Nothing like this had ever happened before particularly those who served as priests in the Tabernacle. Not surprisingly, all the Israelite camp panicked but what was incredible was how shortly afterwards they rallied against Moses, now accusing him of being a murderer of good men! (16:41). Again, God immediately intervened to strike them with a plague – a common biblical form for Divine judgement. The people had been blinded once again by false logic and half truths. 

Despite all of these things, Moses displayed a heart of forgiveness instead of taking offence or harbouring a grudge, and directed Aaron to pray to God for mercy, and the plague was stopped – but only after 14,700 had already died: (ch.16:45-50)

The bronze censers that had been used by Korah were retrieved and used as an overlay for the alter of incense as a reminder of the prayers of the righteous and prophetically of the prayers of Yeshua who intercedes continually on our behalf. He who knew no sin became sin for us that we might become the righteousness of God. Yeshua paid our penalty for sin, and offers us life in place of death:  (Heb. 7)

The special incense in the bronze censers were salted, speaking symbolically of our lips which are sanctified by the coals of this altar0, and it reminds us of guarding against careless speech or slander illustrated with the tragic story Korah.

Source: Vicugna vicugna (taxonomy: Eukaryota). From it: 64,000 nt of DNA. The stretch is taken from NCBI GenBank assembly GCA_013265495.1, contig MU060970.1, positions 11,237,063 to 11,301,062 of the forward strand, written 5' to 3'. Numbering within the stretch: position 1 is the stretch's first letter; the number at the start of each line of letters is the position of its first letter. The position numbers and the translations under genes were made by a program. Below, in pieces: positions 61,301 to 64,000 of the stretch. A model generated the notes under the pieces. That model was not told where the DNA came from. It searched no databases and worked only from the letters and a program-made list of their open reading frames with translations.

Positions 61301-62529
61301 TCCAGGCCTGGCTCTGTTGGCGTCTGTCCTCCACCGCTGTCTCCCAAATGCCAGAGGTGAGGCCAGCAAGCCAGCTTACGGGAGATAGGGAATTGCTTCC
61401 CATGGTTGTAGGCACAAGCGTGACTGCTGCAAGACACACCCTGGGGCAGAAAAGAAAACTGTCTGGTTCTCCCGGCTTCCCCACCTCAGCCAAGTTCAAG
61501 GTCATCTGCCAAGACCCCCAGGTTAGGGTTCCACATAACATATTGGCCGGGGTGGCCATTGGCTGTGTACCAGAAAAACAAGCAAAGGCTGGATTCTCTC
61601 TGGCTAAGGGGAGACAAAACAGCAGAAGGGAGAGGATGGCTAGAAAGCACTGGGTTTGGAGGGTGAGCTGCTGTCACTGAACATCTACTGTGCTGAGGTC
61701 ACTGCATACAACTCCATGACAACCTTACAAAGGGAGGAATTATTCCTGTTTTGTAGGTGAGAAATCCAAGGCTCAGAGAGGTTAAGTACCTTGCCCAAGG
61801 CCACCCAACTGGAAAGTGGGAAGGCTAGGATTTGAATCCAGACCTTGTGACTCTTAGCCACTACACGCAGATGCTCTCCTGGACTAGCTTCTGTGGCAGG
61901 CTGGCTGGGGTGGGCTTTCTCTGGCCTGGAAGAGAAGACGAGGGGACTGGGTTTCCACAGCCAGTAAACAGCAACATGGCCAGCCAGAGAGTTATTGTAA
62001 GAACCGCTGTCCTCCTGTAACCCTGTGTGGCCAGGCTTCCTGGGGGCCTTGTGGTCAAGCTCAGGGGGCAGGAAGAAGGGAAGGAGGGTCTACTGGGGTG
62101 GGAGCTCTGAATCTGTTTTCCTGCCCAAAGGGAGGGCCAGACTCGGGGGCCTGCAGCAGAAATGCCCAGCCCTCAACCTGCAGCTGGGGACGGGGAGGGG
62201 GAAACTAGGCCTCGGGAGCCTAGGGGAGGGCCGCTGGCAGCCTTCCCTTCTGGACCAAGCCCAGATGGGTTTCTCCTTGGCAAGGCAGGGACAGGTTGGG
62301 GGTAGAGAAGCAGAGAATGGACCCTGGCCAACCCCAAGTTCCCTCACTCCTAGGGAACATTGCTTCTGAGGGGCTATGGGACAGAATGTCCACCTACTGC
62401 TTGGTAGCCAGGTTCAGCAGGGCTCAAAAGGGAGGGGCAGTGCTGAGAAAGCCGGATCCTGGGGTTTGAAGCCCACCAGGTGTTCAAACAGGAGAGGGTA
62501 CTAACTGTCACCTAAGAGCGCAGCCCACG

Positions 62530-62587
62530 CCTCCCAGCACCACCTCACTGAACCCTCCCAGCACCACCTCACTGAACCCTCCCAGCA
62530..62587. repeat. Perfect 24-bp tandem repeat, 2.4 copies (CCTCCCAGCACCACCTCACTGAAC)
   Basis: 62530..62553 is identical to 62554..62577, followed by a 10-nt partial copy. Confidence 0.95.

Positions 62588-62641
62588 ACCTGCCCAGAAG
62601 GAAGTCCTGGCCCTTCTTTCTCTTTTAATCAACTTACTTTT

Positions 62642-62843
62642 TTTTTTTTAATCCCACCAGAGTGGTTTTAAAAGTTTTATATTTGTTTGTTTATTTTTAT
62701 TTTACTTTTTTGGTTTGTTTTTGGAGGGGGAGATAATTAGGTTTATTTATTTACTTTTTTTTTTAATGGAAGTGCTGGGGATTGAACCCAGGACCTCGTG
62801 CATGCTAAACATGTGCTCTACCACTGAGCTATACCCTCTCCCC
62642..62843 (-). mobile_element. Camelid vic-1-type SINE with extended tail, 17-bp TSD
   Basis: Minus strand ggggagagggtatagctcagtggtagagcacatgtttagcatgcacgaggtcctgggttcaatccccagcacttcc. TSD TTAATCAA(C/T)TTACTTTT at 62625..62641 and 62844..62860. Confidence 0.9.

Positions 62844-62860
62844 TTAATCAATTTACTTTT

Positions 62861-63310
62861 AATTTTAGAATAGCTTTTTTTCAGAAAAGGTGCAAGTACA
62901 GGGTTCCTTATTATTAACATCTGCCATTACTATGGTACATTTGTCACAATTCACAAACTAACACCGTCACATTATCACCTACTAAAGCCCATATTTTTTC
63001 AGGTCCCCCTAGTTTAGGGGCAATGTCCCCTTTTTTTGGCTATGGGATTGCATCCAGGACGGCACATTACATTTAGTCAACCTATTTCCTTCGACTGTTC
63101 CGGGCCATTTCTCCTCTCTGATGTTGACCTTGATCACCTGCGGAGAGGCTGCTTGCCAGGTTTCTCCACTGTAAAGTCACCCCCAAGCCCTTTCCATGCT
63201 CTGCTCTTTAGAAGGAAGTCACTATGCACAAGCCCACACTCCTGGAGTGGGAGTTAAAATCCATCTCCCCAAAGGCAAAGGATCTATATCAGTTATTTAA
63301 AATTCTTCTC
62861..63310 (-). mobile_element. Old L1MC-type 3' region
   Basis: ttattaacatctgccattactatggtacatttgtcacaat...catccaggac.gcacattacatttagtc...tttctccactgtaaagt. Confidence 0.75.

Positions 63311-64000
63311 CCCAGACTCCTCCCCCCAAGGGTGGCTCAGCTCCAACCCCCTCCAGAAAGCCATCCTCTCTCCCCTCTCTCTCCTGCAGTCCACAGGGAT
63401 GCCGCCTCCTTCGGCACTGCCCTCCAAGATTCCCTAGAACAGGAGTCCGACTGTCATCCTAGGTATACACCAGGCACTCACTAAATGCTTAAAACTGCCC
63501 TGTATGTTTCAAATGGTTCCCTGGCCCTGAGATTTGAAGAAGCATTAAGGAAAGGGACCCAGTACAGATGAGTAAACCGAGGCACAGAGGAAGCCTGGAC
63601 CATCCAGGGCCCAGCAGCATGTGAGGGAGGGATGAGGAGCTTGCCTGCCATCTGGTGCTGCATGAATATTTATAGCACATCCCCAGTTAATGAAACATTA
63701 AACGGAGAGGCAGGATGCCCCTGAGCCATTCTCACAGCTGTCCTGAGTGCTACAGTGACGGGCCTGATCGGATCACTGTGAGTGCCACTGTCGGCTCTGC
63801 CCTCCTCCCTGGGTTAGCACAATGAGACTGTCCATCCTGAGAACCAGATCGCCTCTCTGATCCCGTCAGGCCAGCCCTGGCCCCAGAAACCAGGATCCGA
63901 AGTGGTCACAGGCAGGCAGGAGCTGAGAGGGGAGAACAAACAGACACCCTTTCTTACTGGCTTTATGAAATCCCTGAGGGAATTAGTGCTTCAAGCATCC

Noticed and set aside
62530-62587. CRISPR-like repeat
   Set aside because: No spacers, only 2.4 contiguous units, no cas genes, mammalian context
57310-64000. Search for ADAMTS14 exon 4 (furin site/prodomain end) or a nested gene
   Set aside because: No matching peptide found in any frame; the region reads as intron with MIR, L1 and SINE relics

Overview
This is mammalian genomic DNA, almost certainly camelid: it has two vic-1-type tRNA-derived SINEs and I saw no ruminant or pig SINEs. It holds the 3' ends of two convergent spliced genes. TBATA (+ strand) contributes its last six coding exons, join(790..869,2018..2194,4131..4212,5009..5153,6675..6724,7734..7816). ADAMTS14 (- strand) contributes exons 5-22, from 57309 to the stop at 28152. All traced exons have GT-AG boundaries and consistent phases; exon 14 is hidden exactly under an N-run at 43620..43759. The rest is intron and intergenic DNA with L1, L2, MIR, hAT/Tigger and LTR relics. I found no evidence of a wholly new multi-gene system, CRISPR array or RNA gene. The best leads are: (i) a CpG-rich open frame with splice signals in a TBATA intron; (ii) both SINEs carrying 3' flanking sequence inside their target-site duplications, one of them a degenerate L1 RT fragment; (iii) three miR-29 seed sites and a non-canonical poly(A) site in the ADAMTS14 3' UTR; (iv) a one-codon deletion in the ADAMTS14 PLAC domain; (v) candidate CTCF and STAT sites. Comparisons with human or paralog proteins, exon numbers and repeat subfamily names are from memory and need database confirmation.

Moses now placed the staff of each tribal chief, including Aaron’s staff who was from the tribe of Levi, in the Tabernacle for the purpose to put an end to the murmurings of the Israelites: “ …the Lord spoke to Moses, saying: 2 “Speak to the children of Israel, and get from them a rod from each father’s house, all their leaders according to their fathers’ houses—twelve rods. Write each man’s name on his rod. 3 And you shall write Aaron’s name on the rod of Levi. For there shall be one rod for the head of each father’s house. 4 Then you shall place them in the tabernacle of meeting before the Testimony, where I meet with you. 5 And it shall be that the rod of the man whom I choose will blossom; thus I will rid Myself of the complaints of the children of Israel, which they make against you.” (ch. 27: 1-5)

Let’s beware of the lust for power, selfishness, and greed because it is these things that give birth to rebellion leading to destruction. Despite everything, there remained a godly element among Korah’s descendants who became psalmists (Ps.42-40; 84-95; 87-88) and served God in the Temple, of whom the prophet Samuel was among his descendants.

Raphael ben Levi